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Local authority's campervan plan causes division in Highland community


By Alasdair Fraser

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PLANS to create a giant campervan and caravan park just north of the Kessock Bridge have split local opinion.

Picture: Alasdair Allen. Image No. 034694..Picnic areaSouth side car parkNorth Kessock.
Picture: Alasdair Allen. Image No. 034694..Picnic areaSouth side car parkNorth Kessock.

Highland Council wants to generate income by extending the present car park and picnic area by the A9 above North Kessock into an overnight stop-off point for touring vehicles.

The change of use planning application proposes 30 berths with electrical hook-ups, just off the northbound carriageway.

The development would extend the existing picnic area and skirt the dual carriageway to roughly half-a-kilometre either side of the Harry Gow bakery shop.

Car-parking spaces would be retained, with improved toilet and shower blocks added. Given the huge popularity of the North Coast 500 route starting and finishing in Inverness, there is potential for significant revenue generation from the project.

But Knockbain Community Council chairman John Stott, who has been consulting the community, said opinion is divided.

Mr Stott said: “It has been pretty much 50-50, I’d say. There is a wee bit of concern about noise, and litter from people whose properties back onto the site. Those concerns are absolutely understandable.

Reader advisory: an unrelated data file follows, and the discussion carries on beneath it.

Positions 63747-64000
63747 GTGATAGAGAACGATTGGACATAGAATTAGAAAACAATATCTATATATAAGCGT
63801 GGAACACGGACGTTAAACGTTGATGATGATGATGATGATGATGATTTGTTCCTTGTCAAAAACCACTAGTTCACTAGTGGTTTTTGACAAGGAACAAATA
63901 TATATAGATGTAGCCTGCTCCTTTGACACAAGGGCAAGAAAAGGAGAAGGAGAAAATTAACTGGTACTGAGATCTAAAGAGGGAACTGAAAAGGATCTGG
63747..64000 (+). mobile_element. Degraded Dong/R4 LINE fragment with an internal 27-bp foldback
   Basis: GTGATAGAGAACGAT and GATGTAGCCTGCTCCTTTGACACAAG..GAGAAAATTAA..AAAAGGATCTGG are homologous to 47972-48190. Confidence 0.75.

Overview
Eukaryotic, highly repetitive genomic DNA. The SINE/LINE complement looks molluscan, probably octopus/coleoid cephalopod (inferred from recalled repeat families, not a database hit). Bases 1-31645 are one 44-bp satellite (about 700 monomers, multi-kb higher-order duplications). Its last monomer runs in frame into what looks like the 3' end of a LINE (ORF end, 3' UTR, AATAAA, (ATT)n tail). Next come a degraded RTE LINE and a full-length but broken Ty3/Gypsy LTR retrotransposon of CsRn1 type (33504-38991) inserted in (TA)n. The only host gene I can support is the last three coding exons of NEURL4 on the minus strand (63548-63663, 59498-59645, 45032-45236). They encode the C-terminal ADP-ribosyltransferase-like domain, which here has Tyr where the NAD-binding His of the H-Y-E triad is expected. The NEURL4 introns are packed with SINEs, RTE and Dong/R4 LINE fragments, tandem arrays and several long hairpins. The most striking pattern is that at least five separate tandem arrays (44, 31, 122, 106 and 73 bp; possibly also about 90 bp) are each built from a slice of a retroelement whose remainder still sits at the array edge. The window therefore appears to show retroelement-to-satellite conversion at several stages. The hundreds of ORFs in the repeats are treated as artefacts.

“Perhaps the biggest worry is the safety of the exit onto the A9. I presume all the relevant authorities will put in their tuppenceworth on that as none of us are roads or water and sewage engineers.

“While feeling is split 50-50, it is probably bordering on the positive with slightly more in favour of it, with some caveats. We’re a wee bit concerned that the traffic survey of passing A9 traffic was out of date and carried out in the winter when the road is quieter.

“Another big concern is what form site management will take. That is not strictly a planning issue, but it is relevant. We’ll be looking for clarity on that. Certainly, we would hope the site is not left unstaffed. We’re assuming the council wants a revenue stream and it won’t be just a free-for-all. But if concerns are met, there will, hopefully, be some economic benefits for North Kessock.”

Consultation ends this week, with mixed opinions already voiced.

“Owen Smith, a member of the Residents Association of North Kessock, described the group as “largely-supportive” but expressed some concern over the inclusion of caravans in the project.

Resident Joseph Lindsay, whose home at Main Street, North Kessock backs onto the site, raised concerns including loss of privacy, pollution and litter, while Maria Crossan raised fears of road danger approaching the turn-off.

But many were supportive, pointing out that other parts of Europe catered far better for campervans.

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